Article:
The typical VCC merchant fee for a practice is 3-4% and can be even higher with cards that have to be keyed in. There is no reason a merchant service should make money from your insurance collections.
3-4% of your collections add up quickly over the course of a month or year. By accepting VCCs, you’re decreasing your bottom line and leaving money on the table. The cost to insurance companies to mail you a check has been part of their cost of doing business since they’ve been in existence.
To save on these costs, insurance companies are replacing paper checks with a virtual credit card. The follow up to get a claim paid can is time-consuming and costly all on its own. Paying a merchant service a percentage of your insurance collections after your own follow up work simply doesn’t make sense.
The use of virtual credit cards passes on the fee to process the reimbursement to your dental practice and is like asking an employee to pay fees to receive their paycheck.
Running a virtual credit card requires more labor
Virtual credit card payments add an additional step to the posting process. Instead of simply posting an insurance payment to a claim and ledger, your staff now has to post that payment, then run the card through the terminal.
This additional step compounded with the number of virtual credit card payments processed wastes time and creates an opportunity for additional errors.
Virtual credit card payments are NOT collected any faster than checks or EFTs
As stated above, a virtual credit card payment accompanies an EOB sent from the insurance company. In no way is this faster than receiving a standard check payment attached to the same EOB.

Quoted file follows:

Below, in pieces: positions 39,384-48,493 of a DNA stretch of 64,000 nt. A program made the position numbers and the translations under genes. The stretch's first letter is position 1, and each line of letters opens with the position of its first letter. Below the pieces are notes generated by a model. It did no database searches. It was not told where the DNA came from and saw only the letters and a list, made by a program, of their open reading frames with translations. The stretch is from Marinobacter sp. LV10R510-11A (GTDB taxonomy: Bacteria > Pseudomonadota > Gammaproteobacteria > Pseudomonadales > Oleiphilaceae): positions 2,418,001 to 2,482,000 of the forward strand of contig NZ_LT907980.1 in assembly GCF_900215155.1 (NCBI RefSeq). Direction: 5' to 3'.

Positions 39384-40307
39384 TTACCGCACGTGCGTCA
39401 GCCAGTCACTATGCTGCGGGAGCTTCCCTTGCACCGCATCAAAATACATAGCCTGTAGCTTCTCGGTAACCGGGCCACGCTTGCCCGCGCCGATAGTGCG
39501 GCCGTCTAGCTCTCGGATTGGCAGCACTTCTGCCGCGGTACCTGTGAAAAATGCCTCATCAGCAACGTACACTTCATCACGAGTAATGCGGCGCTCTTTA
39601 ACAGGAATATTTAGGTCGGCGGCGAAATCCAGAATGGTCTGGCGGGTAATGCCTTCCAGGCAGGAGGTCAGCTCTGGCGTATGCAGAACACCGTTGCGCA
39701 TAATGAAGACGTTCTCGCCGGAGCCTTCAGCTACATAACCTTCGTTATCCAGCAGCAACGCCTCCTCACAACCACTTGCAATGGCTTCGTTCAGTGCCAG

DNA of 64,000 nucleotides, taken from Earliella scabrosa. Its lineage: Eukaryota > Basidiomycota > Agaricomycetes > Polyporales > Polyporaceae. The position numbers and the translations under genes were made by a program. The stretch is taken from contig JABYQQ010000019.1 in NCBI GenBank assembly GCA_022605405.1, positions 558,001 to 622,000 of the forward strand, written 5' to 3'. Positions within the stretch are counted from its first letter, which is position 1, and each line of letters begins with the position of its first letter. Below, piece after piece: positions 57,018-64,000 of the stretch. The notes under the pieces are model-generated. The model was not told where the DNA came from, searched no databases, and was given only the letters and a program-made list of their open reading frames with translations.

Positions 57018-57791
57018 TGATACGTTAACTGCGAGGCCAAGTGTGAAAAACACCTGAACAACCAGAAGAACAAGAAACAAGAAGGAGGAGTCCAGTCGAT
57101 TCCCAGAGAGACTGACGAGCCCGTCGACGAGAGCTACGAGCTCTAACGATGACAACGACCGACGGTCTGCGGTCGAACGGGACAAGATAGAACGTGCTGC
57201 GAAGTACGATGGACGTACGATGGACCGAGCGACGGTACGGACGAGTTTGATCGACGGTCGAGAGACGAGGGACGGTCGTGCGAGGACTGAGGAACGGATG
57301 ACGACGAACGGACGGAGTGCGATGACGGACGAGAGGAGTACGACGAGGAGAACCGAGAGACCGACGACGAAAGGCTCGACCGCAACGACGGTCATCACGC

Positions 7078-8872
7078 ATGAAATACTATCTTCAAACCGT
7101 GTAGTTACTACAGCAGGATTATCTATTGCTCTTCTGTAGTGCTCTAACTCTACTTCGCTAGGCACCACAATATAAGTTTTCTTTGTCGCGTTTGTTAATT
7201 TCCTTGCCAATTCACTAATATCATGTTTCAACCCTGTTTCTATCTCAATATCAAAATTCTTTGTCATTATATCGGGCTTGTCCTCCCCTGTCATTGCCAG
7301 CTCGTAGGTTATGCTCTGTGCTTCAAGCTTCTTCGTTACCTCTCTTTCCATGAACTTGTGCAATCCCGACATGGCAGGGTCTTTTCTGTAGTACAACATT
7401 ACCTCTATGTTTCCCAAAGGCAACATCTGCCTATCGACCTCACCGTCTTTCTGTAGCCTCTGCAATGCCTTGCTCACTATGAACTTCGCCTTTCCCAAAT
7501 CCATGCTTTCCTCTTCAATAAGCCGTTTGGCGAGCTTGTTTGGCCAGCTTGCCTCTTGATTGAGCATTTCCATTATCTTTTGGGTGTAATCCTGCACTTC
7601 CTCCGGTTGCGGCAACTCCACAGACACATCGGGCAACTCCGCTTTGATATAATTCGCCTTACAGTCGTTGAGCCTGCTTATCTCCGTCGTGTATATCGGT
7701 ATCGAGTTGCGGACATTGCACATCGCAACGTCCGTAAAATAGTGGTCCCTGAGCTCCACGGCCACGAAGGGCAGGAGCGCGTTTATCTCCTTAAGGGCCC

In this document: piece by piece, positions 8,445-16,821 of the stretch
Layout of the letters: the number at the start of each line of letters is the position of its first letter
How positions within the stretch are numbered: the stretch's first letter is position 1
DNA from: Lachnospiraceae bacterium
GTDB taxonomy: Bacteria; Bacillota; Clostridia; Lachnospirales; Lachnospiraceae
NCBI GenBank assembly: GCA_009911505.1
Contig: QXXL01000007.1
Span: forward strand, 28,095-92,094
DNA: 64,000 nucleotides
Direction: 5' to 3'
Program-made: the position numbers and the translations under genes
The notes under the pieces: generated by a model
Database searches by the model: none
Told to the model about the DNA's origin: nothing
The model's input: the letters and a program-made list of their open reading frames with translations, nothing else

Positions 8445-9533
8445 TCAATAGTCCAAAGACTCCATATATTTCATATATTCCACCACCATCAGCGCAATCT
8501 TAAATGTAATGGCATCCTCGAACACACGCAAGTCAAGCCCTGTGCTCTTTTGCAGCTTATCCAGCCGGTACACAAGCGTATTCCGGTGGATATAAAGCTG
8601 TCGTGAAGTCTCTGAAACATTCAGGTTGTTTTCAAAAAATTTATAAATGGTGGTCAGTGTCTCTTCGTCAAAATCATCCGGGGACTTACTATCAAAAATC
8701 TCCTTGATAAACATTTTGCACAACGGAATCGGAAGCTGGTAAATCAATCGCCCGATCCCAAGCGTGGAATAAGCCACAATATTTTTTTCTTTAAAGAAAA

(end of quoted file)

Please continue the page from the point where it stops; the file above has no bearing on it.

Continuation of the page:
Although you may be told by an insurance rep that a VCC is a faster form of payment, it’s not always the case. Mailed envelopes are mailed envelopes… The USPS doesn’t magically know there is a VCC in an envelope as opposed to a typical insurance check, so how could it be any faster?
Streamline your payment types.
Processing many different payment types adds time to reconciliation and can create confusion. Some dental software does not have the capability to apply these insurance credit card payments to actual insurance revenue. Instead they apply the revenue to patient credit card payments on your deposit report.
Although your overall collection totals could be correct, your totals by payment type will be inaccurate having patient credit card totals inflated and insurance collections deflated.
Dental practices need to know how much of their income is patient income and how much is insurance income. By streamlining your payment types and only utilizing insurance checks or EFTs, you will never have to question how much of your income stems from insurance payments as opposed to patient payments.
The best way to do that is to avoid virtual credit cards as a whole.
How to avoid virtual credit card payment in medical and dental billing
While a lot of dental insurances are sending payments via a virtual credit card without your consent, you can opt out of receiving VCCs for future payments. Depending on the insurance company, get set up with EFTs or demand a check.
Call the customer Service/provider payments number listed on the payment and ask to opt out of their virtual credit card payment system. Once your Tax ID has been opted out, you will begin to receive check payments, and all active virtual credit card payments can also be reissued as checks.
I’m Josh Smith, with Dental ClaimSupport. Now you know what a virtual credit card is and exactly how it may negatively affect your practice. Our expert dental billers at Dental ClaimSupport know the most common dental billing issues that plague most offices because we are one of their team members and see it daily. Our billing experts are passionate about helping you avoid the headaches of dental insurance billing.
Consider our outsourced dental billing services to increase your production, collections, and maximize your profitability.